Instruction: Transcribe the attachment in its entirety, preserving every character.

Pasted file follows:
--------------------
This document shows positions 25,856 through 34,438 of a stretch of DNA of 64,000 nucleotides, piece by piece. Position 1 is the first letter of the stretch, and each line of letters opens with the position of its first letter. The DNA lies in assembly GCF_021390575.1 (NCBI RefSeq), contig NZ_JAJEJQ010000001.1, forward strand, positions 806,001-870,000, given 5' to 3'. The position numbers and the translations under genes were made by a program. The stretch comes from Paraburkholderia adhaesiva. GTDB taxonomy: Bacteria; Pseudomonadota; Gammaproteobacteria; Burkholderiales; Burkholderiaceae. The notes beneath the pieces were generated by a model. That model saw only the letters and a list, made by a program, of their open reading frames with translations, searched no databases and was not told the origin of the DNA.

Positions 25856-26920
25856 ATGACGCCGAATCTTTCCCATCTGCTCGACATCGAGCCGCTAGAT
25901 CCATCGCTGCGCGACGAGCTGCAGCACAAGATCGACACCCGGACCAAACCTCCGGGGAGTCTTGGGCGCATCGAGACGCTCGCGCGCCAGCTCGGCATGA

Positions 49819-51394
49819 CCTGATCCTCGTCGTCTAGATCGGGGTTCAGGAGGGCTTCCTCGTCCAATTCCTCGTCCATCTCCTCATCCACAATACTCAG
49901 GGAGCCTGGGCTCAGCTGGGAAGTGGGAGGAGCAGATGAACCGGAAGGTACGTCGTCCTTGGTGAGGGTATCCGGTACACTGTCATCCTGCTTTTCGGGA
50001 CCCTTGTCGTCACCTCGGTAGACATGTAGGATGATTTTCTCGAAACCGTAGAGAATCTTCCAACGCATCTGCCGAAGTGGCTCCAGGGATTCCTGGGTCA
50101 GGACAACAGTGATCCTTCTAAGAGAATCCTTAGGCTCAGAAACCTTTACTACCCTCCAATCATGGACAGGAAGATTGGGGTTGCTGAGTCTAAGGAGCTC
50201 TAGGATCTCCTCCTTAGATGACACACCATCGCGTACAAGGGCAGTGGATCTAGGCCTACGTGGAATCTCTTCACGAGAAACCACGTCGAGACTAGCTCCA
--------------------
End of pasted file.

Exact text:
This document shows positions 25,856 through 34,438 of a stretch of DNA of 64,000 nucleotides, piece by piece. Position 1 is the first letter of the stretch, and each line of letters opens with the position of its first letter. The DNA lies in assembly GCF_021390575.1 (NCBI RefSeq), contig NZ_JAJEJQ010000001.1, forward strand, positions 806,001-870,000, given 5' to 3'. The position numbers and the translations under genes were made by a program. The stretch comes from Paraburkholderia adhaesiva. GTDB taxonomy: Bacteria; Pseudomonadota; Gammaproteobacteria; Burkholderiales; Burkholderiaceae. The notes beneath the pieces were generated by a model. That model saw only the letters and a list, made by a program, of their open reading frames with translations, searched no databases and was not told the origin of the DNA.

Positions 25856-26920
25856 ATGACGCCGAATCTTTCCCATCTGCTCGACATCGAGCCGCTAGAT
25901 CCATCGCTGCGCGACGAGCTGCAGCACAAGATCGACACCCGGACCAAACCTCCGGGGAGTCTTGGGCGCATCGAGACGCTCGCGCGCCAGCTCGGCATGA

Positions 49819-51394
49819 CCTGATCCTCGTCGTCTAGATCGGGGTTCAGGAGGGCTTCCTCGTCCAATTCCTCGTCCATCTCCTCATCCACAATACTCAG
49901 GGAGCCTGGGCTCAGCTGGGAAGTGGGAGGAGCAGATGAACCGGAAGGTACGTCGTCCTTGGTGAGGGTATCCGGTACACTGTCATCCTGCTTTTCGGGA
50001 CCCTTGTCGTCACCTCGGTAGACATGTAGGATGATTTTCTCGAAACCGTAGAGAATCTTCCAACGCATCTGCCGAAGTGGCTCCAGGGATTCCTGGGTCA
50101 GGACAACAGTGATCCTTCTAAGAGAATCCTTAGGCTCAGAAACCTTTACTACCCTCCAATCATGGACAGGAAGATTGGGGTTGCTGAGTCTAAGGAGCTC
50201 TAGGATCTCCTCCTTAGATGACACACCATCGCGTACAAGGGCAGTGGATCTAGGCCTACGTGGAATCTCTTCACGAGAAACCACGTCGAGACTAGCTCCA